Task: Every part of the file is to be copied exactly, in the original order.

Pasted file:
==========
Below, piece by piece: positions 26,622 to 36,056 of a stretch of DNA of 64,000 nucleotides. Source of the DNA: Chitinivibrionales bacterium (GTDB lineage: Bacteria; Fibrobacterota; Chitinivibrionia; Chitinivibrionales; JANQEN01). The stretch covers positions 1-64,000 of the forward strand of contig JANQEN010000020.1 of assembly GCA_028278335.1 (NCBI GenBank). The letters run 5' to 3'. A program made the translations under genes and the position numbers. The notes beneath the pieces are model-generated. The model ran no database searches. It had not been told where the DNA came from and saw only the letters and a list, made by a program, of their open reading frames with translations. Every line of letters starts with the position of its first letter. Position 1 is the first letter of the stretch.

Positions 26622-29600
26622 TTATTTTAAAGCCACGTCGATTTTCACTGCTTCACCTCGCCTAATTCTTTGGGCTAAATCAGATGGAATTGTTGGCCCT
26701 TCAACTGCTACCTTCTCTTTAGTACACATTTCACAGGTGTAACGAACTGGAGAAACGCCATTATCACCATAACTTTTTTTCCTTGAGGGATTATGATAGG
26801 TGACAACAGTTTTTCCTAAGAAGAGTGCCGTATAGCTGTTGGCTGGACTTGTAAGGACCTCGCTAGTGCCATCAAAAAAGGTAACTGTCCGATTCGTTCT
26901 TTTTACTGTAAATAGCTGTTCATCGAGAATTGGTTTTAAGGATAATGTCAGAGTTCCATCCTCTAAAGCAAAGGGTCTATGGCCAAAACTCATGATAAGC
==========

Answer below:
Below, piece by piece: positions 26,622 to 36,056 of a stretch of DNA of 64,000 nucleotides. Source of the DNA: Chitinivibrionales bacterium (GTDB lineage: Bacteria; Fibrobacterota; Chitinivibrionia; Chitinivibrionales; JANQEN01). The stretch covers positions 1-64,000 of the forward strand of contig JANQEN010000020.1 of assembly GCA_028278335.1 (NCBI GenBank). The letters run 5' to 3'. A program made the translations under genes and the position numbers. The notes beneath the pieces are model-generated. The model ran no database searches. It had not been told where the DNA came from and saw only the letters and a list, made by a program, of their open reading frames with translations. Every line of letters starts with the position of its first letter. Position 1 is the first letter of the stretch.

Positions 26622-29600
26622 TTATTTTAAAGCCACGTCGATTTTCACTGCTTCACCTCGCCTAATTCTTTGGGCTAAATCAGATGGAATTGTTGGCCCT
26701 TCAACTGCTACCTTCTCTTTAGTACACATTTCACAGGTGTAACGAACTGGAGAAACGCCATTATCACCATAACTTTTTTTCCTTGAGGGATTATGATAGG
26801 TGACAACAGTTTTTCCTAAGAAGAGTGCCGTATAGCTGTTGGCTGGACTTGTAAGGACCTCGCTAGTGCCATCAAAAAAGGTAACTGTCCGATTCGTTCT
26901 TTTTACTGTAAATAGCTGTTCATCGAGAATTGGTTTTAAGGATAATGTCAGAGTTCCATCCTCTAAAGCAAAGGGTCTATGGCCAAAACTCATGATAAGC